This article proposes a multi-agent simulation model to examine how different operational environments and incentive mechanisms affect the collective performance of complex humanitarian response systems. Using the UN Humanitarian Response Depot (UNHRD) system as an example, a stylized model of one service provider, two member organizations and multiple humanitarian crises is developed to illustrate the changing uses of four alternative relief goods sourcing options, namely: i) own storage for own items ii) UN storage for own items iii) stock-swaps and iv) white stock uses. Under the plausible assumption that the past success of sourcing options influences member organizations' future resource allocation, the model indicates that the additional buffer stock capacity offered by horizontal cooperation induces undesirable system dependency: while it gives member organizations more flexibility to meet highly stochastic demands under uncertainty, it also encourage them to store less of their own relief goods as a result. This tendency was particularly notable under a flexible budgeting regime, highlighting the further need to understand and evaluate the details of the decision-making heuristics of individual member organizations.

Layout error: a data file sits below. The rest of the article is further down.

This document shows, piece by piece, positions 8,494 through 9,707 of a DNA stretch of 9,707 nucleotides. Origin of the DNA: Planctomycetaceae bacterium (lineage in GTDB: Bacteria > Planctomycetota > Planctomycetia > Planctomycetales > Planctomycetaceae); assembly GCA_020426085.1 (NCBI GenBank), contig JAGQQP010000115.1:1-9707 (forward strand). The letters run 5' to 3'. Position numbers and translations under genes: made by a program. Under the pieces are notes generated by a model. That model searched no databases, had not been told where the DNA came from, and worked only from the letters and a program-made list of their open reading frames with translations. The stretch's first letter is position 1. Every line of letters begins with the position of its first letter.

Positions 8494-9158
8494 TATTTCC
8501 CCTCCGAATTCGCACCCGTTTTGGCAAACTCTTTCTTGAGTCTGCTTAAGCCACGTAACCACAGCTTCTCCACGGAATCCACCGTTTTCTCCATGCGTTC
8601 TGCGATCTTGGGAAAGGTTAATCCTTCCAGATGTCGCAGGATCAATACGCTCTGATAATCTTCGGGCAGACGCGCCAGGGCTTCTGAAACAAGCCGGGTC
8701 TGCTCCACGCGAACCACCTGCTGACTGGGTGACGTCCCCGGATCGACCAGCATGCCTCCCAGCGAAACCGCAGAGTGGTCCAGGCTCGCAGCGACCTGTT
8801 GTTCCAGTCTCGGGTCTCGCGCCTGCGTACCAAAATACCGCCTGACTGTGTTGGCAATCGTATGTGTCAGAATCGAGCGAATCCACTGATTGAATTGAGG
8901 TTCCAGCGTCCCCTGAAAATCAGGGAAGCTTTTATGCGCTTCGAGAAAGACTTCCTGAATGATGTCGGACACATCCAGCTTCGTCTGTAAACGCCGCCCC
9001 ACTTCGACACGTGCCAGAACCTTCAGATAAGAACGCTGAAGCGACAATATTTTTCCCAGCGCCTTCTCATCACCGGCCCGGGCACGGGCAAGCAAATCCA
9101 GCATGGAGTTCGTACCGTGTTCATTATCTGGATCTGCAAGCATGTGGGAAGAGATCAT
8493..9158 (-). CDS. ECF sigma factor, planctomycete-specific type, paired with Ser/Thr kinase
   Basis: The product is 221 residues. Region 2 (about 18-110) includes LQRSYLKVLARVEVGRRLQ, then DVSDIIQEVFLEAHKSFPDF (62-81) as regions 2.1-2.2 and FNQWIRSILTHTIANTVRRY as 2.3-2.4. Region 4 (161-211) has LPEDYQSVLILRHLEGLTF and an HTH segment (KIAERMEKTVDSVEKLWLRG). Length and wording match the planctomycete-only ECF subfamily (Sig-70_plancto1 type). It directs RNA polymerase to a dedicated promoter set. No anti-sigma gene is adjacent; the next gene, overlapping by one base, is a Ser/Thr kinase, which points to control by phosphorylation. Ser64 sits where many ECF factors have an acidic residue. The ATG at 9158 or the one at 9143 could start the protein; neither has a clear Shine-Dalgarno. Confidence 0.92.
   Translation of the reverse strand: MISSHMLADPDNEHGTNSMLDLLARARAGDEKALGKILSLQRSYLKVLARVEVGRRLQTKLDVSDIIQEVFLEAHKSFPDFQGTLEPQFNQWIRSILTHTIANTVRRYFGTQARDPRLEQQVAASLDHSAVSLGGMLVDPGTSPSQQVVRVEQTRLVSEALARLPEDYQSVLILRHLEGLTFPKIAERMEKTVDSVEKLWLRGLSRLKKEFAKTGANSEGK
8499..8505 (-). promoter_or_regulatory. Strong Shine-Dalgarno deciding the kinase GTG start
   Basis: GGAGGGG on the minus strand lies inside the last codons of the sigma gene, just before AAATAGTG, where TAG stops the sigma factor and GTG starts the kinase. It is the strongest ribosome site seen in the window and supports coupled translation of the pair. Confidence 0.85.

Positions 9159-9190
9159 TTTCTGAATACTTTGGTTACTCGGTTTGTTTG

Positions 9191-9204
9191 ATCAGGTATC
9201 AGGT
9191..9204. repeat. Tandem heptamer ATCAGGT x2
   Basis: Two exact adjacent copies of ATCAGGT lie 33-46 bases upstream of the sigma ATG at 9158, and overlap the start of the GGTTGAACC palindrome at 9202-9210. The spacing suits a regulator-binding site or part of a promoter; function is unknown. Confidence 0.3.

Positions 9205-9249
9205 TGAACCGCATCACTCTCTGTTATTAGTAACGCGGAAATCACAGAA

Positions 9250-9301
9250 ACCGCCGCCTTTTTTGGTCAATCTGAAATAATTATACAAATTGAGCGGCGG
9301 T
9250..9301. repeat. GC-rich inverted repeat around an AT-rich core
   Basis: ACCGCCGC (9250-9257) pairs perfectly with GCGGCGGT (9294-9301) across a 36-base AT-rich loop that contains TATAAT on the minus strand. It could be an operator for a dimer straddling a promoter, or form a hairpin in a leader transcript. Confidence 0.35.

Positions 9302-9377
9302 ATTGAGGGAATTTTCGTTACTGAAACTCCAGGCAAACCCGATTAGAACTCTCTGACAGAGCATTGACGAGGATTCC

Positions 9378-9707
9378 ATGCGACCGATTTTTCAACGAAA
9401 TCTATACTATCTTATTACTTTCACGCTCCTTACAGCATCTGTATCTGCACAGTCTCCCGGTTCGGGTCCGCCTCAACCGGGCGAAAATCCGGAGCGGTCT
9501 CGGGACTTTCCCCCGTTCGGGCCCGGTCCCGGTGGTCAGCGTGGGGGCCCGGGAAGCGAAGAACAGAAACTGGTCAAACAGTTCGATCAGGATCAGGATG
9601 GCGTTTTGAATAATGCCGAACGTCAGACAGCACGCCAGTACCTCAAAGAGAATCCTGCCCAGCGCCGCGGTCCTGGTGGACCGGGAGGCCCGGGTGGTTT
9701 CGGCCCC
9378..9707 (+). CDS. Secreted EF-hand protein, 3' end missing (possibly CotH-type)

- 512 Business and Management
- Horizontal Cooperation
- Humanitarian Organization
- Agent-Based Modeling
Areas of Strength and Areas of High Potential (AoS and AoHP)
- AoHP: Humanitarian and societal logistics